The private equity market is in a weird place right now.
In general, performance marks have remained strong this year despite turmoil roiling the public markets, which eventually gets reflected in the private markets.
Yet, the secondaries market is showing something different: most funds are trading at discounts, sometimes steep discounts, to net asset value as of reference dates of December 31 or March 31. GPs, however, do not appear to be doing the same thing with their portfolio assets.
“Who is right? Are the secondaries guys right, or are the GPs right?” one LP put the question rhetorically.
Some of the messaging around keeping marks steady is that, yes, comparable public companies are down, “but our margins are still expanding and our earnings are up,” the LP said. “My sense is GPs are not writing things down as aggressively as they should. You just have to look hard at valuations if you want to understand what the stuff is worth.”
Several sources told Buyouts they believe that because many GPs are out fundraising, they are not willing to take the kind of pain that maybe they should. Studies have shown that GPs tend to not take portfolio markdowns around fundraising, and even time their fundraising to coincide with periods of peak performance for their portfolios.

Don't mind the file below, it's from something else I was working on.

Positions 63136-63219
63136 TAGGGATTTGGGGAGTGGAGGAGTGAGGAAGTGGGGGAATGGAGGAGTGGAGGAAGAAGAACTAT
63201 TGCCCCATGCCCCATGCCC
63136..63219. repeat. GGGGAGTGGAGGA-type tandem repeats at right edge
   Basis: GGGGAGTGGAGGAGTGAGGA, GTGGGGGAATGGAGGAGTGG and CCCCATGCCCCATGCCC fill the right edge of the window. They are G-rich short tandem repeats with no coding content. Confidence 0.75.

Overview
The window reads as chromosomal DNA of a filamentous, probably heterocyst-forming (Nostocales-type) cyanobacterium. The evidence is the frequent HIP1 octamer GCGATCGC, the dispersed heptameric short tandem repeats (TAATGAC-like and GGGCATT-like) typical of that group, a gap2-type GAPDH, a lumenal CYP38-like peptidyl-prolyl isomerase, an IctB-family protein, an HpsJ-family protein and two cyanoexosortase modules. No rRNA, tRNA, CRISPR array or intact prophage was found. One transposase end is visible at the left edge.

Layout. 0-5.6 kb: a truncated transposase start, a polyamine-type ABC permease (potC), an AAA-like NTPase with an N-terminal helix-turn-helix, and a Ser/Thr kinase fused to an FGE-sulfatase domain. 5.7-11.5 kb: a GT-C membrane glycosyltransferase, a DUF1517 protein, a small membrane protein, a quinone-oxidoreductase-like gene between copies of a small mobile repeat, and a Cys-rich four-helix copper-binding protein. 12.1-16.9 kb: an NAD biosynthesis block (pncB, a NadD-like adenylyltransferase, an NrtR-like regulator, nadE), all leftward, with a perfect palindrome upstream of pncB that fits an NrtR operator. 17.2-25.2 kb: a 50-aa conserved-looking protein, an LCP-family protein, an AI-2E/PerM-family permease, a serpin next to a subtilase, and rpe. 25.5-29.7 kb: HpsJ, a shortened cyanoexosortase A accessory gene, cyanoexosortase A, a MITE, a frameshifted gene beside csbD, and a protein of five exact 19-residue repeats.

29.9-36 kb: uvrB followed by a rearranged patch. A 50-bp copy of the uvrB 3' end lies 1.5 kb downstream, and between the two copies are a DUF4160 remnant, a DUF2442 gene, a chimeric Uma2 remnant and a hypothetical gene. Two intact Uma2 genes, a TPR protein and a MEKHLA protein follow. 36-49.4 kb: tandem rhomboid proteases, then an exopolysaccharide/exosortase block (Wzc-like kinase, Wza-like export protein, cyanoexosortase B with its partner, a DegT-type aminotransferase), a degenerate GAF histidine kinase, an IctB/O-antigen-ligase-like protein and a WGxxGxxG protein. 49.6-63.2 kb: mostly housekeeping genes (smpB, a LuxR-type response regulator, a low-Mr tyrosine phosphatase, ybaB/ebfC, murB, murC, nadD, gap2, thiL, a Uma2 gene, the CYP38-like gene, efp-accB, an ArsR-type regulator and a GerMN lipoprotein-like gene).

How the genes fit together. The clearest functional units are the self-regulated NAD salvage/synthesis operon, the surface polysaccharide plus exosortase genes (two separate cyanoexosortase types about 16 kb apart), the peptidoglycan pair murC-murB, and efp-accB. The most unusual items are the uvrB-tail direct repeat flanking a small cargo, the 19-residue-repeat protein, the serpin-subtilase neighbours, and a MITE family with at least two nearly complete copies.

“GPs in the middle of fundraising are very reticent about marking down portfolios,” according to Sunaina Sinha, global head of private capital advisory at Raymond James. “Indications are that [second quarter] marks may not be as down as secondary buyers expect them to be down.”
This is especially true with growth assets, which are more easily comparable to similar public market investments whose performance is transparent.
“We’re not seeing the markdowns in growth that you would think should be there,” said Mike Bego, founder and managing partner of Kline Hill Partners. “Public stocks of well-known names are down 50 to 90 percent, but private companies in a lot of funds didn’t mark down in the first quarter and [we’re hearing] are not going to mark down in the second quarter.”
“As a buyer, you have to be afraid or at least very careful looking at a portfolio you think should have a 10 or 20 percent mark down and instead is being carried at full value,” he said.
All eyes are on second quarter valuation marks, which will start publishing in mid-to-late August. Private equity performance has held relatively steady compared with the pain in the public markets so far this year. That may start changing over the new few weeks.